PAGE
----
When the New England Patriots roared back from a 28-3 deficit to stun the Atlanta Falcons in overtime in the Super Bowl in 2017, it set off a frenzy among fans and collectors for memorabilia from the championship game.
Perhaps no item was more prized than the Patriots’ glittering Super Bowl ring, encrusted with five Lombardi trophies made of diamonds, symbolizing the number of championships the team had won, and engraved inside with the words “GREATEST COMEBACK EVER.”
According to prosecutors, a New Jersey man cheated a former Patriots player of his ring from that championship game and then posed as that player to order three more engraved with the name Brady, falsely claiming they were gifts for Tom Brady’s “baby.”
Mr. Brady did not have a baby at the time.
One of the rings was later sold at auction for more than $337,000.
The man, Scott V. Spina Jr., 25, of Roseland, N.J., was sentenced on Monday to three years in federal prison and ordered to pay $63,000 in restitution to the former Patriots player who had agreed to sell him his ring and other memorabilia, prosecutors said. The player was identified by prosecutors in court papers only as “T.J.”
Mr. Spina had pleaded guilty in U.S. District Court for the Central District of California in February to one count of mail fraud, three counts of wire fraud and one count of aggravated identity theft.
“He accepts responsibility for his actions,” his lawyer, Thomas Ambrosio, said Tuesday. “He is disappointed in the fact that he has to go back to prison.”
In 2018, when Mr. Spina was 20, he was sentenced to 35 months in federal prison for committing wire fraud in an unrelated scheme related to his business selling high-end sneakers, which he began when he was a teenager, Mr. Ambrosio said. Since then, Mr. Spina had “done everything expected of him to rehabilitate himself and be a law-abiding citizen,” Mr. Ambrosio said.
“There are other white-collar crimes committed by people that get much more lenient sentencing,” Mr. Ambrosio said. “He fully expects to put this behind him as quickly as possible.”
The Super Bowl ring scheme began in September 2017, when Mr. Spina told T.J., the Patriots’ player, on Instagram that he would buy his championship ring and seven college football rings for $32,000 or a percentage of the proceeds from their sale at auction, prosecutors said.
Mr. Spina met the player at a gas station in Jesup, Ga., and gave him a check for the rings, knowing he didn’t have enough money to cover the amount, prosecutors said. Mr. Spina then sold the rings for $63,000 to a well-known broker of championship rings in Orange County, Calif, prosecutors said.
When Mr. Spina got the Super Bowl ring from T.J., he also obtained paperwork from the ring manufacturer with a login and password that allowed players to order championship rings for their family and friends. Those rings were slightly smaller versions of the ones given to the players themselves, but otherwise very similar in appearance, prosecutors said.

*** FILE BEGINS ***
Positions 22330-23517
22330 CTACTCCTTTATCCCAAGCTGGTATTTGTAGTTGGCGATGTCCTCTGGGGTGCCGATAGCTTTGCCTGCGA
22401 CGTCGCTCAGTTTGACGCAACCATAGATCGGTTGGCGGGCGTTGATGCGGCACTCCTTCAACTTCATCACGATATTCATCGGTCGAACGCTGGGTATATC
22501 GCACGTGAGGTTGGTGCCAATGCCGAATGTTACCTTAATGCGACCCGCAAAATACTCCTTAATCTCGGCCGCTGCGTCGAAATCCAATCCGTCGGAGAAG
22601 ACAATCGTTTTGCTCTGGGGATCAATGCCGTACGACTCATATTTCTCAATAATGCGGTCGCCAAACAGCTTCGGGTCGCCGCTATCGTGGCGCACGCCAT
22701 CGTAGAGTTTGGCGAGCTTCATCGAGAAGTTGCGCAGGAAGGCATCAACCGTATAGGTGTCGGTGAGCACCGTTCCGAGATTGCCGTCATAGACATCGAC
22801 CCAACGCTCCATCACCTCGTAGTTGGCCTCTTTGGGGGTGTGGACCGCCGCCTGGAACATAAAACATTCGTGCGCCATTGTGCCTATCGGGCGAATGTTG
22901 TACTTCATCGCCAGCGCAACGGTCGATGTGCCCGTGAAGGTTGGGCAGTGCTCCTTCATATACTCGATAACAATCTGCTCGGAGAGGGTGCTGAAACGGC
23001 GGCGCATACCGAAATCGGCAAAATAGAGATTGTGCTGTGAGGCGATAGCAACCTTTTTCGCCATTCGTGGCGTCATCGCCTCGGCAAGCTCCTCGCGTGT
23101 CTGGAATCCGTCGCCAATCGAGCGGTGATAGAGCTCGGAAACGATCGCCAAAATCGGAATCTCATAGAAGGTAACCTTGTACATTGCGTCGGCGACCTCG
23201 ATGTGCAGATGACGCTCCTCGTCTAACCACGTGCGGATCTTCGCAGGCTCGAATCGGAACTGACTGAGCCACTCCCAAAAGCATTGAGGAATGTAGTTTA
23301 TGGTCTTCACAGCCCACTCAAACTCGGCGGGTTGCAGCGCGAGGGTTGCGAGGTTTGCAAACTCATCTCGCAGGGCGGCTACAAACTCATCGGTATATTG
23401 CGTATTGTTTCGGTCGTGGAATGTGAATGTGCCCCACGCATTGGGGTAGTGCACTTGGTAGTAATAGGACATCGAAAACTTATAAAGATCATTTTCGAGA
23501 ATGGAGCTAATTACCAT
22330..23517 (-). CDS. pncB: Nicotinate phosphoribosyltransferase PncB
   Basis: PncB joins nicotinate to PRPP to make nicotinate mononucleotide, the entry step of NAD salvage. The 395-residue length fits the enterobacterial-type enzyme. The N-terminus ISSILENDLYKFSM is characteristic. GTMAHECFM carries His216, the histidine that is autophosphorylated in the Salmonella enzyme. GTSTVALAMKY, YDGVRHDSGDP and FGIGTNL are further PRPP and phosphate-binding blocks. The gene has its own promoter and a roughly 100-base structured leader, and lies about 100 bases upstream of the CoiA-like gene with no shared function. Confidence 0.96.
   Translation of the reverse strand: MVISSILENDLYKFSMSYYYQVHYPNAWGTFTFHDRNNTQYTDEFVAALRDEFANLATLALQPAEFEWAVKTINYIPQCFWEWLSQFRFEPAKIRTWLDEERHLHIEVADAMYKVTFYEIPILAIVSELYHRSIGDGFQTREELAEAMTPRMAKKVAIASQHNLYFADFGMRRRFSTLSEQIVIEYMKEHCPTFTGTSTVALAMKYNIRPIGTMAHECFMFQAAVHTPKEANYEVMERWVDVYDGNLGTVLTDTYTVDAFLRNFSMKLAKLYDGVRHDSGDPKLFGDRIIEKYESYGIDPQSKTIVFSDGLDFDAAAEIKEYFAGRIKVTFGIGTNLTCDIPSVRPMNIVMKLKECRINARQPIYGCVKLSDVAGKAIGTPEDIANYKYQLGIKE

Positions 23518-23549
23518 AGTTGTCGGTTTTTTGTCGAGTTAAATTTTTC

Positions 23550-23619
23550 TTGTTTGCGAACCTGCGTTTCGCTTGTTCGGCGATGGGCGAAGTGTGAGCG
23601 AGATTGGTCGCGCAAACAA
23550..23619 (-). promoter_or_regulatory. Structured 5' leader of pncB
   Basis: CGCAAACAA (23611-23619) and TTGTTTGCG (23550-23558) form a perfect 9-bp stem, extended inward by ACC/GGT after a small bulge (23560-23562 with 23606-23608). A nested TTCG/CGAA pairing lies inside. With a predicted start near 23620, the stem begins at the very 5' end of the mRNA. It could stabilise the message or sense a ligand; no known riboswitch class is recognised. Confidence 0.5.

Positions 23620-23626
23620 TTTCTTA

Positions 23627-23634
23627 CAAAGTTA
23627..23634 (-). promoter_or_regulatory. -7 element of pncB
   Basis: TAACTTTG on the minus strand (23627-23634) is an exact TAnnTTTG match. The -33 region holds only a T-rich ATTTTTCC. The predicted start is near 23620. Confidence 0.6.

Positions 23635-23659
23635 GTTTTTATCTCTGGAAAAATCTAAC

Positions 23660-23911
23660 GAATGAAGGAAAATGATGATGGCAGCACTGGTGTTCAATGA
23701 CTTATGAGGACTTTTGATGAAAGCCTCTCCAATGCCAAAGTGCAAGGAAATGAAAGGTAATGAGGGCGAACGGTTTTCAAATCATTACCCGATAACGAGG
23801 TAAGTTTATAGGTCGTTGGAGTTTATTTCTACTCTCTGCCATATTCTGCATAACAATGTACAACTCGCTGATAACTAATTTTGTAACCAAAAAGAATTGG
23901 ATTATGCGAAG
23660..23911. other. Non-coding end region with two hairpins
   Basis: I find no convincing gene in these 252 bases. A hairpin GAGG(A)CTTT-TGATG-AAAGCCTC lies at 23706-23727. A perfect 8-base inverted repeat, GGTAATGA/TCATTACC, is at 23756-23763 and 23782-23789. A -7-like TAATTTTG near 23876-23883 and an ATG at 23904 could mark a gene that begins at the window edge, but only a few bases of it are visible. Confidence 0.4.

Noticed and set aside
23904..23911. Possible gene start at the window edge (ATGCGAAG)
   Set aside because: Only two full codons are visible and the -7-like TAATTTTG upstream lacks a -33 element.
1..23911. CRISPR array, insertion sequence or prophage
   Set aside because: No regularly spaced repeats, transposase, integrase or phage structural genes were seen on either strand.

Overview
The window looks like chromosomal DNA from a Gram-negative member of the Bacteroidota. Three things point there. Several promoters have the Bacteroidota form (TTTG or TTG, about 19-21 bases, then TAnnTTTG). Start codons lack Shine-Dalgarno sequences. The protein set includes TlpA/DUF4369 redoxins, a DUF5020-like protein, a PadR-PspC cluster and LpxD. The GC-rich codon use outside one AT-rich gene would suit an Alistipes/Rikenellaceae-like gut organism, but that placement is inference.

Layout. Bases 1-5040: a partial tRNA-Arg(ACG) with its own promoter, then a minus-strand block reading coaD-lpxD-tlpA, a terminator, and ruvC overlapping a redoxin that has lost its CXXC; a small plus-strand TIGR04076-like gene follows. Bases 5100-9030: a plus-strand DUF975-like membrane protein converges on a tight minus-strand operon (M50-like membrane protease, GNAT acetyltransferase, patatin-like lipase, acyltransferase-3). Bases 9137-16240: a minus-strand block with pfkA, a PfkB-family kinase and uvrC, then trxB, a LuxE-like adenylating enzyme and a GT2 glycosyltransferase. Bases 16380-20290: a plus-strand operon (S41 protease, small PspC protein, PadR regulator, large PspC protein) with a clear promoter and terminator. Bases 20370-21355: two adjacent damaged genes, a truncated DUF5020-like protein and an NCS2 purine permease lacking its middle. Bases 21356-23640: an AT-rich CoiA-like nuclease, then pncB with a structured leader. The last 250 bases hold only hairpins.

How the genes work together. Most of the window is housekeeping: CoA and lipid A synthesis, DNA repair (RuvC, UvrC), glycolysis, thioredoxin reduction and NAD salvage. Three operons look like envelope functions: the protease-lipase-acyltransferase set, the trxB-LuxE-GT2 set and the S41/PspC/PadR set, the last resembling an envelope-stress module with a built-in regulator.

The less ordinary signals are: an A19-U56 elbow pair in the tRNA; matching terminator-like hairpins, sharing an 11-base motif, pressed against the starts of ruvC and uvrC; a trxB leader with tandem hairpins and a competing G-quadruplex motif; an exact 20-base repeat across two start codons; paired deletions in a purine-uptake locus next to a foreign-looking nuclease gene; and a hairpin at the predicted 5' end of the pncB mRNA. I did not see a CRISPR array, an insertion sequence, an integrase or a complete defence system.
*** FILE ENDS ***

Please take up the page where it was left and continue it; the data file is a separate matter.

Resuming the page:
Mr. Spina called the ring company, posing as T.J., and said he wanted to order three rings as a present for Mr. Brady’s “baby,” prosecutors said. Mr. Brady has three children but the youngest would have been almost five years old at the time. A representative for Mr. Brady and his current team, the Tampa Bay Buccaneers, did not immediately respond to messages on Tuesday.
On the phone with a ring company representative, Mr. Spina spelled the name “Brady” for the inscription, and was told the cost would be just under $31,800, prosecutors said. Mr. Spina mailed a check to the company, which sent the three rings inscribed with the Brady name to Mr. Spina’s address in New Jersey in November 2017.
By that time, Mr. Spina had already contacted the Orange County ring broker again and claimed that he had a deal with three of Mr. Brady’s nephews in Massachusetts to buy their championship rings, which Mr. Brady was giving them as presents on Thanksgiving, prosecutors said.
The broker agreed to buy the rings for $81,500, prosecutors said.
But as he was preparing to fly to New Jersey to pick up the rings, the broker became concerned that Mr. Brady did not actually have nephews and tried to back out of the deal, prosecutors said.
Mr. Spina then sold the rings to an auction house for $100,000, prosecutors said. In February 2018, the auction house sold one of the rings to an unnamed buyer for $337,219, prosecutors said.
The authentic, original rings are undoubtedly valuable. In 2020, the owner of the New England Patriots, Robert K. Kraft, auctioned his championship ring from the Super Bowl in 2017 for more than $1 million, with the proceeds going to charity. And his ring from Super Bowl in 2005 reportedly ended up in the possession of President Vladimir V. Putin of Russia, when he handed it to Mr. Putin during a business trip. Mr. Putin put on the ring and kept it, Mr. Kraft has said.
Mr. Spina admitted in his plea agreement that he defrauded the Orange County ring broker when he falsely claimed that the rings he had “were ordered for Tom Brady directly” and that they were “for select family members,” prosecutors said.
“The rings,” prosecutors wrote in court documents, “were at no time authorized by Tom Brady.”